The deconsolidated powders were washed by SB-50 sonicator (Xinzhi, China) and dried by DHG-9030A (Yiheng, China). The samples were weighed by QUINTIX124-1CN (Sartorius, German). The X-ray diffraction (XRD) spectra of samples before and after deconsolidation were characterized by D8 X-ray diffractometer (Bruker, German); the X-ray photoelectron spectrometry (XPS) properties of samples were characterized by 250XI XPS instrument (Thermo, USA); the element contents of the samples were measured by Various ELIII element analysis instrument (Elementar, German); the scanning electron microscope (SEM) images were measured by S-3000N (Hitachi, Japan) equipped with energy dispersive spectrometer (EDS). The particle size was measured by Mastersizer 2000 laser particle size analyzer (Malvin, UK).
For elemental analysis, the deconsolidated samples were firstly sonicated by high purified water to remove HNO3 and filtrated by vacuum for times until the filter liquor pH reached above 6.0. Afterwards, the samples were dried at 120°C in a vacuum drying oven for 6 h to remove H2O with the weights measured. Then the samples were dried at 120°C for another 0.5 h and weighed. Once the weights differences before and after drying were smaller than 0.2 mg, H2O was thought to be completely removed and the samples were sent for elemental analysis.
3. Results and Discussion
3.1. The Electric Current Effect on Deconsolidation Rate
The electric current effect on deconsolidation rate is shown in Figure 2. The deconsolidation rate is defined as the mass of disintegrated graphite fragments per hour. According to the results, a positive influence of current on the disintegration rate can be observed. It seems that a larger current leads to a faster disintegration rate. However, if the current is further increased to 20 A, the disintegration rate will deviate from the linear relationship (not shown in the figure), which might be caused by competitive H2O electrolyzation.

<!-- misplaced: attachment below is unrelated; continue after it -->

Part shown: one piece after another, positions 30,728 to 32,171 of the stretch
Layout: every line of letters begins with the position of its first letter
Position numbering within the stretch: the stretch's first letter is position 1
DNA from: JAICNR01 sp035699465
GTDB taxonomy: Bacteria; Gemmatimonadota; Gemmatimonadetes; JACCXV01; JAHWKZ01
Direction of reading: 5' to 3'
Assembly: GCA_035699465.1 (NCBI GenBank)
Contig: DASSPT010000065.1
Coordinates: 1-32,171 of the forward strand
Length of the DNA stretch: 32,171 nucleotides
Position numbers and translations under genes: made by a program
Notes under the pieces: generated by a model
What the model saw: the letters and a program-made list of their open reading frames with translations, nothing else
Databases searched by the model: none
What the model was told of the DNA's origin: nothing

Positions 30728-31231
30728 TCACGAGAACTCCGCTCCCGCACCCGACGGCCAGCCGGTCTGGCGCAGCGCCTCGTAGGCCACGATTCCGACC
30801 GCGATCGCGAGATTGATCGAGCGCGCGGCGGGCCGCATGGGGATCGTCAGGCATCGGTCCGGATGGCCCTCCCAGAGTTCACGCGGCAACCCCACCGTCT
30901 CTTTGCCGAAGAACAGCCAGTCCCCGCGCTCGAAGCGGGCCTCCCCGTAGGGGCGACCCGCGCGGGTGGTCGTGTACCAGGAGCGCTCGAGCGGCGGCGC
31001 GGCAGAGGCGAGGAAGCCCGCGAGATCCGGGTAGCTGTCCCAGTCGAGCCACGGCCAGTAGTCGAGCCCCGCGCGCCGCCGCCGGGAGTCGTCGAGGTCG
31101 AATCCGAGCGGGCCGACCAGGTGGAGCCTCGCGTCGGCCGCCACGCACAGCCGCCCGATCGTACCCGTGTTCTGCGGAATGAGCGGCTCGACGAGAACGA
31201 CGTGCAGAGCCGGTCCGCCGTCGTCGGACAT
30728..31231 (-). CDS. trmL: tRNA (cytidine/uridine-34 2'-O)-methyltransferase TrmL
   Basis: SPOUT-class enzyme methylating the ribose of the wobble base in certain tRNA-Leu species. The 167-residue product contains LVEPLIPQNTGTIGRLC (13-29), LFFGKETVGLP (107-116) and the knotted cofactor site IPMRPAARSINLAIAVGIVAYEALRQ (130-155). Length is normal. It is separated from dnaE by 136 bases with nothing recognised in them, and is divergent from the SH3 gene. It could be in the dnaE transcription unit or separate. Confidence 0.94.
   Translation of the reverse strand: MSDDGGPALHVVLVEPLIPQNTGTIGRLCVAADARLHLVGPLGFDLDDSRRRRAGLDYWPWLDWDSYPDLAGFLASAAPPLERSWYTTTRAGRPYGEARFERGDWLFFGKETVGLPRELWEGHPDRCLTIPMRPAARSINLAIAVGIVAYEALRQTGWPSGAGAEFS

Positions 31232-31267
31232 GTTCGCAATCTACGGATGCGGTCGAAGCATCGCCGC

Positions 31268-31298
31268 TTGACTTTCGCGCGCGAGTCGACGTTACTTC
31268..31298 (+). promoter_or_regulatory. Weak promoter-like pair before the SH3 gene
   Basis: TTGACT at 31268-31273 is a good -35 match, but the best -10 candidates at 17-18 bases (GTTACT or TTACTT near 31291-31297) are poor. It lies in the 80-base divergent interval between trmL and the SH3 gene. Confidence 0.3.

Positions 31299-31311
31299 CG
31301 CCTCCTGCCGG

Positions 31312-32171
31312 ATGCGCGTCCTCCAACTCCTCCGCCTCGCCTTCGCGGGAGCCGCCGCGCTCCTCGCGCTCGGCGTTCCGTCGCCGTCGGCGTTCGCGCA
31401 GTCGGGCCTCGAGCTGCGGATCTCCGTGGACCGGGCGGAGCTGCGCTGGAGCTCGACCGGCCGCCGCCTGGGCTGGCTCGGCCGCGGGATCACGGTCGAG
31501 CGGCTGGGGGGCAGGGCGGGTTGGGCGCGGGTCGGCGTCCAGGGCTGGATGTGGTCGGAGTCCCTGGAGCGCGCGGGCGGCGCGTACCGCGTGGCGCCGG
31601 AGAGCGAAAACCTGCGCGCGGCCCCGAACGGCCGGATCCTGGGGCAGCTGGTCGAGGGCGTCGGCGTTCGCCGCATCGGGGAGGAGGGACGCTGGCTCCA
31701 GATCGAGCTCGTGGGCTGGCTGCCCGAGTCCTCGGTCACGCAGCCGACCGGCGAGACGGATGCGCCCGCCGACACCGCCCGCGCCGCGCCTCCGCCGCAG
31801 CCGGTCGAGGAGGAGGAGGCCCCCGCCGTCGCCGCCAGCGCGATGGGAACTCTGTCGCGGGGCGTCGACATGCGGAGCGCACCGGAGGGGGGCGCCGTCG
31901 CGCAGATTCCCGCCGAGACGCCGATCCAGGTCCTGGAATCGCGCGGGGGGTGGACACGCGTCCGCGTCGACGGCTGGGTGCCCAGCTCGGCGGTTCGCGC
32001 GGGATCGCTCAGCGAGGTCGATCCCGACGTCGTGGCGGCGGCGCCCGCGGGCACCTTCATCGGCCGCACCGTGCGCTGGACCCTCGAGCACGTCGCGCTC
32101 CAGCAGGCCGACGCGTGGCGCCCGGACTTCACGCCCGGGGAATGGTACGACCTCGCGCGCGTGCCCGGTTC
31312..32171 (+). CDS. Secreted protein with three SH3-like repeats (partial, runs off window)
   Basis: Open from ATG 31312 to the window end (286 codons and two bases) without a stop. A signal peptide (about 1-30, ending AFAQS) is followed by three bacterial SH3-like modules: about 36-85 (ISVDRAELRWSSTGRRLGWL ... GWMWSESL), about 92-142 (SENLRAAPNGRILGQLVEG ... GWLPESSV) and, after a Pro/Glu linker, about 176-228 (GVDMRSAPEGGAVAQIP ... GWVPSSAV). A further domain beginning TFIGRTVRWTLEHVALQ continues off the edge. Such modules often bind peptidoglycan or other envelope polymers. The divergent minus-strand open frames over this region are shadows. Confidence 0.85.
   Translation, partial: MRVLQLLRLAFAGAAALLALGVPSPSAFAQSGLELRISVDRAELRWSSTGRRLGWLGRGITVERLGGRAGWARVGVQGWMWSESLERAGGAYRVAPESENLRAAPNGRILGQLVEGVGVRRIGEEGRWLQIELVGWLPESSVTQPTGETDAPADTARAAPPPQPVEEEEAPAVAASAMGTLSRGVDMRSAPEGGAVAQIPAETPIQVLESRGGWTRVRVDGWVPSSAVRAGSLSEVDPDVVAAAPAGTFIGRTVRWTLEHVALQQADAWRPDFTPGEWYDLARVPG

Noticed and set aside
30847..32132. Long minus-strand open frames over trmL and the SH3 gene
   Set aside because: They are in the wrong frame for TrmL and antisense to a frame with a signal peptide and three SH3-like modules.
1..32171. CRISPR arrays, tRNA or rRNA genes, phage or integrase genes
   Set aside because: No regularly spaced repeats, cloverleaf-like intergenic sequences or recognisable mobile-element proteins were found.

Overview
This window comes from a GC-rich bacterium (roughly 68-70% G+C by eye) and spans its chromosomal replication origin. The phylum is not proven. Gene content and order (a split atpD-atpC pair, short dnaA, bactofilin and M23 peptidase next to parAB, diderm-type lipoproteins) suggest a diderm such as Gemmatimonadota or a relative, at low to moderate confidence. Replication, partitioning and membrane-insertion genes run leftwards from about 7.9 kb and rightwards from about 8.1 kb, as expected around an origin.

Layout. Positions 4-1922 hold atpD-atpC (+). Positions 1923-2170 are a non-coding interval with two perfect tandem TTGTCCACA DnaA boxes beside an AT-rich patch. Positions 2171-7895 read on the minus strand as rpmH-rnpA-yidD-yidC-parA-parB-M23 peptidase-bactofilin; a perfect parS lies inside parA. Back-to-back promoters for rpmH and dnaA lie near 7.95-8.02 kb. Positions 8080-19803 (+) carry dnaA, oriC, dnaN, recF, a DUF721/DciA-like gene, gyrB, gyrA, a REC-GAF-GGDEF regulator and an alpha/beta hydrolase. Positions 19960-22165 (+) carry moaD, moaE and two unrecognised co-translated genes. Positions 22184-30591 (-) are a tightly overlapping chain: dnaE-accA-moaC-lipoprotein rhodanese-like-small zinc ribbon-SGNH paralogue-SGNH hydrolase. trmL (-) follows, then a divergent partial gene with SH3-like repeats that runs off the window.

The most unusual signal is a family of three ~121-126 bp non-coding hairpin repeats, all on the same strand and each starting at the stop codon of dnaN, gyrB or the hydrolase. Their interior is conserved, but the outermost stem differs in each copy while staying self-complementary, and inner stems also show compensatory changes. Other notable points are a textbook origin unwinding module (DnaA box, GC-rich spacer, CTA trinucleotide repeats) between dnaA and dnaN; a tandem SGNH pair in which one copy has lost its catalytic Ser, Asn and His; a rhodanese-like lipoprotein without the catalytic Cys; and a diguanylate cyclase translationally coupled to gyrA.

3.2. The Components of Graphite Matrix before and after Deconsolidation
3.2.1. Elemental Analysis
If collected after deconsolidation, the graphite fragments gain an obvious weight of around 7–15% compared to those before deconsolidation. To examine the component of samples, elemental analysis was carried out for C, H, N, and O contents (Table 1). Based on the mass balance, the difference between the overall mass and those of C, H, and N can be ascribed to the mass of O. According to the elemental analysis results, C is still the main component of the fragments. The slight change of N content indicates the formation of graphite-nitrate compounds, which are probably intercalation compounds. The O increasing from graphite matrix to deconsolidated samples indicates that graphite matrix might be oxidized to some degree during the chemical deconsolidation, which results in the weight gain.